I grew up in the segregated south, graduated from an all white high school, and started college at a state land-grant university with one African-American student who had to live in town as he could not be accommodated in the dormitories. This was the period of "massive resistance" state legislation to further rationalize segregation. In Virginia during this period, one county closed its schools, rather than integrate, and then transferred the property to white private schools to ensure that white students could be educated but not black students.
As the sit-ins and freedom rides gained momentum, and the nation watched the horrific events in AL, MS and other parts of the south, I was attending school, beginning a career, and starting a family. While I supported the Civil Rights activists in spirit, I was a passive bystander and did not walk the talk.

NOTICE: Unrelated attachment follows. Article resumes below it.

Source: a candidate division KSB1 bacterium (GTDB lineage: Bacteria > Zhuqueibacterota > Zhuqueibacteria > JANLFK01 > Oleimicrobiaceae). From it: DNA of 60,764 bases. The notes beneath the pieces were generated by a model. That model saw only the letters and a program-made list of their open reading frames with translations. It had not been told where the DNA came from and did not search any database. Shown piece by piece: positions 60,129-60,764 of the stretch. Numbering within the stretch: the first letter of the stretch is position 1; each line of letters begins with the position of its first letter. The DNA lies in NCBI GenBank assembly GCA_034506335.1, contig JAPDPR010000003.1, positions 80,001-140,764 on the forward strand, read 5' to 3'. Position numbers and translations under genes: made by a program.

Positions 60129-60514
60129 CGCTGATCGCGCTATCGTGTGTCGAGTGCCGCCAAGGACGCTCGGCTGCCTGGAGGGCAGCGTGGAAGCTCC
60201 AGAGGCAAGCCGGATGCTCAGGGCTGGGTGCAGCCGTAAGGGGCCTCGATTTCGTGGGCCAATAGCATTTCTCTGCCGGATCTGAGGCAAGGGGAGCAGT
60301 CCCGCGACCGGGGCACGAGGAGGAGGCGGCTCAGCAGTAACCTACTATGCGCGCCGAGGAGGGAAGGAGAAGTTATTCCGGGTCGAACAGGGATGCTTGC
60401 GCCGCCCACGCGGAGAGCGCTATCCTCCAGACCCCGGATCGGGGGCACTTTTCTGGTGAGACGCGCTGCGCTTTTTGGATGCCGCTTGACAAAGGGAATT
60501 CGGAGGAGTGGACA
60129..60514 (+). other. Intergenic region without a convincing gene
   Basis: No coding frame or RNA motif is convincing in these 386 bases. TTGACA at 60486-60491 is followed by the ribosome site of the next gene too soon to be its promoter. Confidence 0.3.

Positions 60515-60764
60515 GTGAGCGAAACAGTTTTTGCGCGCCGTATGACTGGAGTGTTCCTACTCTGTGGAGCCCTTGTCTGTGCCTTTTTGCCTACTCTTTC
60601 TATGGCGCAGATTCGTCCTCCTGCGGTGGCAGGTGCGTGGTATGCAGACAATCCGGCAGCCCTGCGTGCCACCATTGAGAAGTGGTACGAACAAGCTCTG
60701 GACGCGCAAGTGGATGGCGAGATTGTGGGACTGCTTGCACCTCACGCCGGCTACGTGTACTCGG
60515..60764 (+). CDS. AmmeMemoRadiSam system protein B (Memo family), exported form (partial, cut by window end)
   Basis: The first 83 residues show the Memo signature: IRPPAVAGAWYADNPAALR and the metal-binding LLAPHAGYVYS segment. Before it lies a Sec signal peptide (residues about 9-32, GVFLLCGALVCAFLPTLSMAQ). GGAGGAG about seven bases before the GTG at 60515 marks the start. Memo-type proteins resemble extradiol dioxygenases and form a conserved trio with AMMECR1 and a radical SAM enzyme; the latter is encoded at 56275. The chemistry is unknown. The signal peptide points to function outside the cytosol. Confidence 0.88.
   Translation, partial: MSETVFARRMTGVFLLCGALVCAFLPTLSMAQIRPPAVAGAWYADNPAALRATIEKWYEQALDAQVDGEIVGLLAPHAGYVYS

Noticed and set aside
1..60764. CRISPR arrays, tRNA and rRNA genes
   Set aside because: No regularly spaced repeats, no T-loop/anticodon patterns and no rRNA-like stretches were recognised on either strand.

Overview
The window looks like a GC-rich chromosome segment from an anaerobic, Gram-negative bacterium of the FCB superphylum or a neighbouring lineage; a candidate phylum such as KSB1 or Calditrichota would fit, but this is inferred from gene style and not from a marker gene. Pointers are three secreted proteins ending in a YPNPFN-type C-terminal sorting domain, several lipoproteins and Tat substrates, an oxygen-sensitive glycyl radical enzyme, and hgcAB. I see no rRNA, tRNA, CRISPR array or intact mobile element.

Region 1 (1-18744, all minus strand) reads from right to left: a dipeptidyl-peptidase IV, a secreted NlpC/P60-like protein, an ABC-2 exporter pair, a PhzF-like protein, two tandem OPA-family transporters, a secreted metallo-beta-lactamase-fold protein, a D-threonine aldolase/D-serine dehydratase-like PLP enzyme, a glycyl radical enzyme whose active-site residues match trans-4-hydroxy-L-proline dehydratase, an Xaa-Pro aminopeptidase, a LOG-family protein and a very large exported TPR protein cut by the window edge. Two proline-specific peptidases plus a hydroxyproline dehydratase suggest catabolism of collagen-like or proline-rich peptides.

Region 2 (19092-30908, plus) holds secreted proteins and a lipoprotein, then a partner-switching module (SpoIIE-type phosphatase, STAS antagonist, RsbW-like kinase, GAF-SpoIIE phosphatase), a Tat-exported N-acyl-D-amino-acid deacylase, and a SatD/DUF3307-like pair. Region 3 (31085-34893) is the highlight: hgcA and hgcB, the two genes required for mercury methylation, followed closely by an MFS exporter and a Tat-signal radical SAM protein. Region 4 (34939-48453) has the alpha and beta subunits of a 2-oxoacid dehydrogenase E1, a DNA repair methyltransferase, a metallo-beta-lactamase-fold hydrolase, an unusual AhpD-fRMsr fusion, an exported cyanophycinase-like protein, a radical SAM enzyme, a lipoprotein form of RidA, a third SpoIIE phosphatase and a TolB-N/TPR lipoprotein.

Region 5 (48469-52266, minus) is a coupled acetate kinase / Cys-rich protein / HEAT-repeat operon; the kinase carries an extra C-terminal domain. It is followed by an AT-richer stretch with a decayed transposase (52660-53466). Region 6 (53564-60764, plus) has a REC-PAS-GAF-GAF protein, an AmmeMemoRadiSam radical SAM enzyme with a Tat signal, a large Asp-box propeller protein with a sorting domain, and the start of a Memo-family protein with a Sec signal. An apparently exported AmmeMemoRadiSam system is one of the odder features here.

This pilgrimage is an atonement of sorts for me. I want to see where the critical civil rights events occurred, get a sense of the sacrifices these brave men and women made, and talk to those who stood at the barricades and took the body blows. I expect to have a greater appreciation for those who gave so much so that my mixed-race grand-daughter can achieve what generations of people before her could not. It will better inform my efforts to bend the arc of the moral universe towards justice.